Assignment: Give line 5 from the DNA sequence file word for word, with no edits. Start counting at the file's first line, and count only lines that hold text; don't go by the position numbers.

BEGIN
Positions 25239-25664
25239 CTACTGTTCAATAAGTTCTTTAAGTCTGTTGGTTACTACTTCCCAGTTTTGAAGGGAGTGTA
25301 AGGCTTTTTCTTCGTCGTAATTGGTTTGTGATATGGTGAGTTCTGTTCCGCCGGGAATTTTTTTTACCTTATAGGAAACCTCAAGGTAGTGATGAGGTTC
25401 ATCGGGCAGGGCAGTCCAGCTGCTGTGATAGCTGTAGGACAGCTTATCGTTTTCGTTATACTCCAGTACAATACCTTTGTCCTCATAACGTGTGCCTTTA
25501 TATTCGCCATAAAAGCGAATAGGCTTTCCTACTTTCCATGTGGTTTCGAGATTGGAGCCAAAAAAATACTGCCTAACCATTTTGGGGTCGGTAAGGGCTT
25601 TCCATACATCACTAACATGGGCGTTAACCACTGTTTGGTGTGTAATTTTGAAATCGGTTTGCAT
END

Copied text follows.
25501 TATTCGCCATAAAAGCGAATAGGCTTTCCTACTTTCCATGTGGTTTCGAGATTGGAGCCAAAAAAATACTGCCTAACCATTTTGGGGTCGGTAAGGGCTT